The designer’s formative influence on the lifecycle environmental impact of a house
Authors: Henriksen, Janet
ABSTRACT: This paper aims to quantitatively evaluate the impact of design decisions on the energy
use and resultant carbon dioxide impact of a house. It will compare the modelled impacts of house over
a lifetime of three architect’s designs in a temperate zone. It will suggest in analogy that the impact of
a dwelling’s life and death is dependant on the decisions of the designer at its conception.
Research into energy in buildings previously has focused on two aspects: the embodied energy in
materials used in construction and the energy used to heat and cool a building. This paper draws
together these two areas of study and evaluates them in a structured way, to form a hybrid framework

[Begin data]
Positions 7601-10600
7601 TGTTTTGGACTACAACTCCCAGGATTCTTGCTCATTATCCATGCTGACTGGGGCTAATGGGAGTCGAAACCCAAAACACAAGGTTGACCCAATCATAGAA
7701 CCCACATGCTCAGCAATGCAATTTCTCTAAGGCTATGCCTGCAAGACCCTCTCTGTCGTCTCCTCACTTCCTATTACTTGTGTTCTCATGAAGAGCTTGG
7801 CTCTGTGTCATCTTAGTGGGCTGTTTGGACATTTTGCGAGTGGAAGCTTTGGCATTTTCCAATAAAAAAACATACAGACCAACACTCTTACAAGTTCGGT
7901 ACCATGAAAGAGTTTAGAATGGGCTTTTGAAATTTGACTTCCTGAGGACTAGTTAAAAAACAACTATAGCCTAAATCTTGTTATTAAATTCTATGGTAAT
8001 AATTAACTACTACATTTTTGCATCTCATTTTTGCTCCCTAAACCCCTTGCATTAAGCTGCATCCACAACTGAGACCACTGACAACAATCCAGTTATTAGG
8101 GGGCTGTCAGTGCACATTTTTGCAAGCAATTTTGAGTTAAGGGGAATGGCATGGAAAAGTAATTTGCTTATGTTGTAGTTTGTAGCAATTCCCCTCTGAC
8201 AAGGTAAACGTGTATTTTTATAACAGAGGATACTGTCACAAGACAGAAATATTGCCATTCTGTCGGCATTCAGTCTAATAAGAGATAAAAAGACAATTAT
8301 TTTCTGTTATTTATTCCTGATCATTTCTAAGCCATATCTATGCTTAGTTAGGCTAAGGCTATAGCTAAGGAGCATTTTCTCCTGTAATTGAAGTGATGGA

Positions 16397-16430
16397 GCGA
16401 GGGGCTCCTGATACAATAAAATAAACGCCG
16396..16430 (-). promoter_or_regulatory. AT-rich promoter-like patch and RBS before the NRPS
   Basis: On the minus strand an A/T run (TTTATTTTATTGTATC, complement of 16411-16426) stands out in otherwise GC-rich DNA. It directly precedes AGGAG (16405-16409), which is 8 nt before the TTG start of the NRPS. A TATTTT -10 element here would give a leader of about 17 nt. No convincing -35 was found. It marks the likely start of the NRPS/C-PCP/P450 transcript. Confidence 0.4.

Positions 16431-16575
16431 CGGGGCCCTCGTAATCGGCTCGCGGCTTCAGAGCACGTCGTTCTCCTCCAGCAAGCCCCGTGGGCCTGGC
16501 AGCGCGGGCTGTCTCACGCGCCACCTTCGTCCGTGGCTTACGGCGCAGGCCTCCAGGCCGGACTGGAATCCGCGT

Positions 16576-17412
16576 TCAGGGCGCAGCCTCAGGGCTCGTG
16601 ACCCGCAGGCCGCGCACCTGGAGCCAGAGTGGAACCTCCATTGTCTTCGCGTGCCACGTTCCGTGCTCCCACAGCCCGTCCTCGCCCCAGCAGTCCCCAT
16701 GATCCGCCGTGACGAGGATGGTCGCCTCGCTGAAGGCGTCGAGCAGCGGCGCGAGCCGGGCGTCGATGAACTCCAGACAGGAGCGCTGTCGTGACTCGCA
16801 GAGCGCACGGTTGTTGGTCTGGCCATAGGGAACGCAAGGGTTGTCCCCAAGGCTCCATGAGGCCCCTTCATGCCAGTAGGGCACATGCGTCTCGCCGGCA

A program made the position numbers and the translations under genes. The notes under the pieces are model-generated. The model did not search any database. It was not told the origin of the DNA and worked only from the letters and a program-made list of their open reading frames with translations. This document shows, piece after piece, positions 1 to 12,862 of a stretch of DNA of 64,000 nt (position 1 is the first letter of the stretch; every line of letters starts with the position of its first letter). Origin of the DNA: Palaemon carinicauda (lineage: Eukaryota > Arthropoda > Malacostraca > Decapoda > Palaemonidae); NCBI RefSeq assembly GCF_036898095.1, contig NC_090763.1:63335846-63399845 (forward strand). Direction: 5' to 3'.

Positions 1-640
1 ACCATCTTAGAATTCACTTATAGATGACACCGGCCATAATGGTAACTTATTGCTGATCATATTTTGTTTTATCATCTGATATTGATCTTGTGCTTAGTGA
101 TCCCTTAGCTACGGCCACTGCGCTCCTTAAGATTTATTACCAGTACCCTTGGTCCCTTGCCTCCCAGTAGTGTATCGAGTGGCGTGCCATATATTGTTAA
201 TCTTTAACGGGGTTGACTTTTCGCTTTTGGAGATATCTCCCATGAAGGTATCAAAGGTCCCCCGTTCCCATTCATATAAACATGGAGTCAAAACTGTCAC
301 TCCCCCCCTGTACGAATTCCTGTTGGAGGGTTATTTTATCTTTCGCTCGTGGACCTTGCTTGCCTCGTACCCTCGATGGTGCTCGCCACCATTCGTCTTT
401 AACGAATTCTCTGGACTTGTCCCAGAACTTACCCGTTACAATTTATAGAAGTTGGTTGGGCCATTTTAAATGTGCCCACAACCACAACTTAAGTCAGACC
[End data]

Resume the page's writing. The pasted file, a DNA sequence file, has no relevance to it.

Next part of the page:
for an accounting process to assist decision-making. Computer modelling programs are used and the
results evaluated in the context of a modelled lifestyle. The BHP Steel LISA program, which assesses
the impact of the materials used, is linked to NatHERS, a program used to analyse comfort and energy
use. Analysis is presented to show environmental cost/benefits of various strategies employed by
designers. This framework and method allows analysis of design decisions reducing the inherent
complexity of residential design in temperate climates.